Faculty and administrators are expected to provide a learning environment that allows students to:

Think Critically
Communicate cogently
Collaborate purposefully and
Create meaningfully

We refer to these skills as the four Cs.

Our Upper School faculty and administrators have been divided into four groups under each of the Cs. Each team is to develop and present a session at a faculty meeting.

I was assigned as the team leader of the ‘Creativity’ strand. The group was composed by 10 faculty members representing all subject areas and administration. We met three times prior to our presentation to brainstorm the protocol and expected outcomes of our session.

I learned about the World Café from Susie Demarest our Head of Upper Elementary and I presented it to the team as a creative way to facilitate conversations. This is how we implemented the Café Design Principles:

Set the Context
The objective of our meeting was to use the World Café process to enable conversations among faculty that related to projects and activities that demonstrate Creativity and Innovation in the classroom. 

Create a Hospitable Space
We created a Café ambiance by setting up the space with round tables. Each table was covered by a colorful plastic tablecloth and a simple but nice flower arrangement at the center.

Since we divided our faculty and administration into six interdisciplinary groups we printed place cards with their names for each table. We also designated a facilitator for each group.

Our Head of Upper School provided cake, iced tea, lemonade and coffee. As faculty arrived, they were invited to get their cake and beverage before entering the meeting room. They all smiled when they discovered that the impersonal room was transformed into a lively Café with samba music playing in the background!

 Explore Questions That Matter
Our team came up with two questions for our session:
1. What activity or project have you done in your class that has some of the attributes of creativity?
2. Is there a project that you want to implement in your class about which you would like to receive feedback from others?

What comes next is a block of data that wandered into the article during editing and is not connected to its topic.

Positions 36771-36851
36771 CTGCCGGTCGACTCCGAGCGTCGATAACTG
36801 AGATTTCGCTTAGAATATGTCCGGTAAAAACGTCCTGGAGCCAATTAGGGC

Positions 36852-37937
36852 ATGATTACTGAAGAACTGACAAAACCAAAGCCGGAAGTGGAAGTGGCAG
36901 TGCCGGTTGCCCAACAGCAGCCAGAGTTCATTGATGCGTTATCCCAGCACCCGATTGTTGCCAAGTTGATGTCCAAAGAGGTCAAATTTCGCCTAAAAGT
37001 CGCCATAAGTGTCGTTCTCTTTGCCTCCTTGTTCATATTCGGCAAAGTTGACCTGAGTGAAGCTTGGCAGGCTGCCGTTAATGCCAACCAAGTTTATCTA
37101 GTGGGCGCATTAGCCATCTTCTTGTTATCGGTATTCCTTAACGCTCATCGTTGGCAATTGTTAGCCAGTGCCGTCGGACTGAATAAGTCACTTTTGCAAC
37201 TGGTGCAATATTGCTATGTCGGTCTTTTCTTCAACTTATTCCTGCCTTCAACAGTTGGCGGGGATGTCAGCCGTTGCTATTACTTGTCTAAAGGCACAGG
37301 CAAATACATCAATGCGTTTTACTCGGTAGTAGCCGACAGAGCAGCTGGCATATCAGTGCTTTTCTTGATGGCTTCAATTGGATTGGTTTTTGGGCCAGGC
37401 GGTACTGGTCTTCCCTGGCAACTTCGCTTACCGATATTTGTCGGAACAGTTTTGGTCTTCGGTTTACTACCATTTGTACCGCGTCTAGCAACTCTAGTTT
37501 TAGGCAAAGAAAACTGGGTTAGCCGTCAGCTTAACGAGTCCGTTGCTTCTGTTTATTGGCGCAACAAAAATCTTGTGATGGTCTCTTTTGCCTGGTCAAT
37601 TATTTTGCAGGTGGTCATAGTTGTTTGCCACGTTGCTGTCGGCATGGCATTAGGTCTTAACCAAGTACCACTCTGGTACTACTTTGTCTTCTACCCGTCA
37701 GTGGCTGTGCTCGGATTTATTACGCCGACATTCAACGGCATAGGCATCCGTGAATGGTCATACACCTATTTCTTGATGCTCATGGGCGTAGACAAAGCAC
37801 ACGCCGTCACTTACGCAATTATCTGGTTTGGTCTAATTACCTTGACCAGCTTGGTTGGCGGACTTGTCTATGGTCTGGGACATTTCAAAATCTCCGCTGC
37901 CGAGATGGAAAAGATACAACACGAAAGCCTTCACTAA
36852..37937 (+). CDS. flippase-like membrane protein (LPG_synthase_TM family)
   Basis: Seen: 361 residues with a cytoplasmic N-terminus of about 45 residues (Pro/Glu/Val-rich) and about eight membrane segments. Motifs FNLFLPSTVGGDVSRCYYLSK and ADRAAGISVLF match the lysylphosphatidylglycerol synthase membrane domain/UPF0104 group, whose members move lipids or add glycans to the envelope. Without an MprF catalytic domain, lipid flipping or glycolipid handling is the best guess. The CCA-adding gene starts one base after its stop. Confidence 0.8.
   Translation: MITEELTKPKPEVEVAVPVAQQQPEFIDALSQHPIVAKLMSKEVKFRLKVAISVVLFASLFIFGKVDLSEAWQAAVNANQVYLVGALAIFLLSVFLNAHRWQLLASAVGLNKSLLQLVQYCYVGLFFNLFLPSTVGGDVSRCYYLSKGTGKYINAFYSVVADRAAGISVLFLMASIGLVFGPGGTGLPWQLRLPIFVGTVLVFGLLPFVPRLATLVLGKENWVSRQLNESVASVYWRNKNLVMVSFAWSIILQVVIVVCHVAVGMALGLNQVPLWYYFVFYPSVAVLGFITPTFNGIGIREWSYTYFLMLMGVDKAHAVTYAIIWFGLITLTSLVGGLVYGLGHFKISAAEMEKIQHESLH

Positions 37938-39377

Prior to the meeting we had sent an e-mail with the following information so that we all had a common ground when defining a ‘creative project’.

Attributes of a Creative Project or Activity
New or original
Stimulates curiosity
Challenging and engaging
Promotes divergence

Key Terms of Creative Activities or Projects

Encourage Everyone's Contribution
At each table a member of the team was designated as a facilitator. They were in charge of engaging everybody in the conversation. 
Connect Diverse Perspectives
Listen Together and Notice Patterns
We had a laptop available for each of the teams. We created separate pages for each team on a wiki and each facilitator entered the contributions from the members of their table.

An online timer was set up on the screen with a 20 minute countdown for each question.

Share Collective Discoveries
Because of the limited amount of time we were not able to create posters and do a Gallery Walk. However, we briefly showcased a couple of pages on the screen.  Faculty and administrators were excited to see how they could access the conversations by visiting the wiki at their own pace anytime.

Wrapping Things Up
By the end of the session we showed the video Where Good Ideas Come From by Steven Johnson.

Did it Work?
Our team felt that the session went really well!

We heard positive feedback from our colleagues and administrators about how everybody enjoyed the opportunity to share, listen and collaborate with each other.

This is our wiki page with the links to Creativity Resources for the classroom.

Images: Café Image Bank